It seems the Tirana Municipality has decided to become a real estate dealership, allowing itself to enter negotiations with private developers regarding the public land it owns in the name of the Albanian citizens.
A draft decision sent today for approval by Mayor Erion Veliaj to the Municipal Council, “Defining the procedure and negotiations with private developers that show interest in cooperating with the Tirana municipality, via agreement of entrepreneurship/exchange for property under its ownership,” grants the municipality the right to sign development agreements with private construction companies as if it were a private entity.
It is important to note that the draft decision is entirely illegal and is not based on any existing law. On the contrary, it violates several laws concerning public property and public procurement.
It seems the draft decision has been drawn up in order to justify the clientelist and corrupt affair of the new National Theater building, involving public land that will be given to a private developer in exchange for the construction of the building. Prime Minister Edi Rama initially declared that this would be done via a special law, since the existing ones do not allow for this kind of transference. It seems he has now decided to forego not only the legal option, but the public transparency that would come with a law reviewed and passed by the Parliament as well, by undertaking an illegal initiative to form the basis of the argument for the privatization of public property. Bjarke Ingels Group, the architecture company involved in the project, has silently approved of these abusive tactics.
Additionally, this decision paves the way for massive privatization of Tirana’s public property by construction companies, via corrupt and clientelist contracts and mechanisms, basically transforming the Tirana Municipality into a state-sponsored real estate agency.
According to the draft decision, any construction company that has been contracted by a private party for a development on private land may request the municipality permission to develop on the public land bordering to the private one. Furthermore, even if the public land is not owned by the municipality, but by another public entity, the municipality has the right to request ownership of the land be transferred to it, in order then to transfer it to the private entity.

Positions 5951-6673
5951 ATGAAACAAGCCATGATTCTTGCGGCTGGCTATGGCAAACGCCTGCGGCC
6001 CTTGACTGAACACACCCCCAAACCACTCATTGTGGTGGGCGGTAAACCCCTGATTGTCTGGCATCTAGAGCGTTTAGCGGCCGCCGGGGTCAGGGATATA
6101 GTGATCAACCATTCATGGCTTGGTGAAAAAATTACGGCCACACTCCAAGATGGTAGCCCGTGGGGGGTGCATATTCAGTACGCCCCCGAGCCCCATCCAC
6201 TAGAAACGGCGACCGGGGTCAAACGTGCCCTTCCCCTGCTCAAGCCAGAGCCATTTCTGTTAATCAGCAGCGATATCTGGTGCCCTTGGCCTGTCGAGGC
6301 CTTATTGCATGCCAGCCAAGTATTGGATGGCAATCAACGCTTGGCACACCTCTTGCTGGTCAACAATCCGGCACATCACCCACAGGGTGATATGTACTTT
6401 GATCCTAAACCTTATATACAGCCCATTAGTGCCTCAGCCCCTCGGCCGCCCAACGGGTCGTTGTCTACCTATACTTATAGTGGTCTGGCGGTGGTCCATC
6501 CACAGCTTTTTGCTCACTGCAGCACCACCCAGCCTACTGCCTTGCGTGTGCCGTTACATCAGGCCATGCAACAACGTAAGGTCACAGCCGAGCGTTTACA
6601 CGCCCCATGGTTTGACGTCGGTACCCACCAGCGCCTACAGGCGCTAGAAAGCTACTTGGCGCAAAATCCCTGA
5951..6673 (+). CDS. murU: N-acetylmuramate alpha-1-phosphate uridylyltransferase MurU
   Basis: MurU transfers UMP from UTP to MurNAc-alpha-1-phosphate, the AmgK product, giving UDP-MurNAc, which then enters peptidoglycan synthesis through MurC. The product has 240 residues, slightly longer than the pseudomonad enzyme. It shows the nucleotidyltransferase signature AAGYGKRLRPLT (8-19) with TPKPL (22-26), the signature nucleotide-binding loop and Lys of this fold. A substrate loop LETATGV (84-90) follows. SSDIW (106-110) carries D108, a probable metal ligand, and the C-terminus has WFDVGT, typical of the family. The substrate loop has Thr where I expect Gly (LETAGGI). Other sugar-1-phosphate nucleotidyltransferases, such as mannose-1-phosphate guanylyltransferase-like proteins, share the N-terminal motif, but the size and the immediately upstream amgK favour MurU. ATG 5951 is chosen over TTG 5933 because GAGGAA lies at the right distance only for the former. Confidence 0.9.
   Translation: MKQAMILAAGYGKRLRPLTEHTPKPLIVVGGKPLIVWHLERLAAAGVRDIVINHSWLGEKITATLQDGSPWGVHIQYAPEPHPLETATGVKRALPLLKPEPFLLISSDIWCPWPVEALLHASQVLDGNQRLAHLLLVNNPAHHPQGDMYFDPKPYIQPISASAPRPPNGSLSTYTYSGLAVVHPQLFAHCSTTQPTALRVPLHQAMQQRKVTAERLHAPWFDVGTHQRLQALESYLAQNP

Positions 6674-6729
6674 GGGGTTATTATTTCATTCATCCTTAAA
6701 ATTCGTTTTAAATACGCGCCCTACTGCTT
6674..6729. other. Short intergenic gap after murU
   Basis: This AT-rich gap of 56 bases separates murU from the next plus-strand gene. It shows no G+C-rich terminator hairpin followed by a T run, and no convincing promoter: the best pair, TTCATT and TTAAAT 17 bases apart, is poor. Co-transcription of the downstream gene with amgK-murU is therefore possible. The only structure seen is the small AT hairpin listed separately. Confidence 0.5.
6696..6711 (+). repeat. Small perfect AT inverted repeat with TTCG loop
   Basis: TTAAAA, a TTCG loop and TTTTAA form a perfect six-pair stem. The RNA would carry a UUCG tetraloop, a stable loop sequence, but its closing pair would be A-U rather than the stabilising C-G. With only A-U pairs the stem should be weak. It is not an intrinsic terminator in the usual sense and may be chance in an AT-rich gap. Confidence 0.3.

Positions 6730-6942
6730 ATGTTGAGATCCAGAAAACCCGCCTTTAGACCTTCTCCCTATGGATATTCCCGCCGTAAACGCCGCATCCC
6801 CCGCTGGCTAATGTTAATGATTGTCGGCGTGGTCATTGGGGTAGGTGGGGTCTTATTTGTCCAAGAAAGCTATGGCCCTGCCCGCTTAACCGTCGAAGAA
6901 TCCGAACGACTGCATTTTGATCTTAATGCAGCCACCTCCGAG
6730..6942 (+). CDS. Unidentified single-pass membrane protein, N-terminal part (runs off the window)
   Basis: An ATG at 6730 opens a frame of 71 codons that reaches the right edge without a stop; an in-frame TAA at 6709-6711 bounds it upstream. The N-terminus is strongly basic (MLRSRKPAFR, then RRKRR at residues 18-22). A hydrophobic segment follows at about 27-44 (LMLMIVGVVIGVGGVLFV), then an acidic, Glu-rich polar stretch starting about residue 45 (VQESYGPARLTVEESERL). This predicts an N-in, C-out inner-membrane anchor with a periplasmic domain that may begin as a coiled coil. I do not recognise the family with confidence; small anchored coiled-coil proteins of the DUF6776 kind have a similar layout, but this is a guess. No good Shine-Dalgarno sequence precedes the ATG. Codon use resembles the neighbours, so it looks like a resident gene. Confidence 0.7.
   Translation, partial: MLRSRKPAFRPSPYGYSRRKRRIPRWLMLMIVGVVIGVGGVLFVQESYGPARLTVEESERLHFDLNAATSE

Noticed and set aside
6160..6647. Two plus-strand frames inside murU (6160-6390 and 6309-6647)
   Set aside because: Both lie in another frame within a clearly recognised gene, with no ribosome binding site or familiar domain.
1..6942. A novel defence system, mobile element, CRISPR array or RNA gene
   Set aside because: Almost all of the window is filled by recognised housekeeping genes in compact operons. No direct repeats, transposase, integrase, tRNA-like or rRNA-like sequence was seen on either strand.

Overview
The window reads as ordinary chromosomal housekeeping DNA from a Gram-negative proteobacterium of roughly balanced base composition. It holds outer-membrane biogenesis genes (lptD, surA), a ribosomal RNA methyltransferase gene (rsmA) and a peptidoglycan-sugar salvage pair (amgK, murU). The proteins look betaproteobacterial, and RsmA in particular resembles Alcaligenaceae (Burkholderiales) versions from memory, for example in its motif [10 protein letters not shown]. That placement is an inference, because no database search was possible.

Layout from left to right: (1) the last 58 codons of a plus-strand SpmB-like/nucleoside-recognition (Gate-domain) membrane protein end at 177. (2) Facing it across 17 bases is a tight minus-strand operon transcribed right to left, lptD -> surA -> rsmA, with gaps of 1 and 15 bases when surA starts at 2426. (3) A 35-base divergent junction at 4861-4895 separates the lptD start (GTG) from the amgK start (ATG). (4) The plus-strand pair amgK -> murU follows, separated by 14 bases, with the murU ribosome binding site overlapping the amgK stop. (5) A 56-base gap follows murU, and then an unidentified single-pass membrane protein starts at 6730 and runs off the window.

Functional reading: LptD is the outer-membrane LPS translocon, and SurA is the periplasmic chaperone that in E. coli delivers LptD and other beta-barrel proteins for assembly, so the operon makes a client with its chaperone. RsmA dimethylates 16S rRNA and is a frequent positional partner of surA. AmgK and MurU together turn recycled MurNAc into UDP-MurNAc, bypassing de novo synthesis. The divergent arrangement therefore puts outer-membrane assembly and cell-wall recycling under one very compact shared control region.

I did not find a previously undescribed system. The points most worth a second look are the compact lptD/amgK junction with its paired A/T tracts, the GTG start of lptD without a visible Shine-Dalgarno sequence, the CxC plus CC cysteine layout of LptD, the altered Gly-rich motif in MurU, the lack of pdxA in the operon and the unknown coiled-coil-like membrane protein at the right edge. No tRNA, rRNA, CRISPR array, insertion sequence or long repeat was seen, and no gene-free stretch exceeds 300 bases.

The draft decision states that the municipality will make decisions on a case-by-case basis, rather than based on laws and regulations, and may either sell the land or exchange it for another property, for example residential or commercial space in one of the buildings constructed by the private company. This is a tactic that was already announced in the Tirana 2030 masterplan.
Concretely, the Tirana municipality may enter agreements with private entities that are developing or will develop on private properties that border on public ones. Reviewing each case, the municipality will appraise exchanging or other similar transactions with public property, keeping in mind public interests and the property’s financial value:
The Tirana municipality owns property whose condition, as result of time, has degraded, making them not only useless for public interests, but even dangerous to citizens.
Even though the Tirana municipality has a large budget, it also faces the high costs of social welfare programs for homeless families.
Regarding negotiations with the private companies, the draft notes that:
The construction company must have signed a contract with the owners of the private property and must express its interest to also develop in public-owned areas. In the contract, the construction company will grant the municipality construction space of the same value.
This decision is valid for any public land owned by the municipality and any public land whose ownership was transferred to the municipality.
Applications will be reviewed by the negotiations committee that will be formed by order of the Mayor, and will constitute of 5 members: 2 members from the legal department, 1 member from the financial services department, and 2 members from the development and city planning department.
In all cases, the municipality will receive no less than 35% of the construction, and if a building is constructed, the municipality will receive no less than 50%.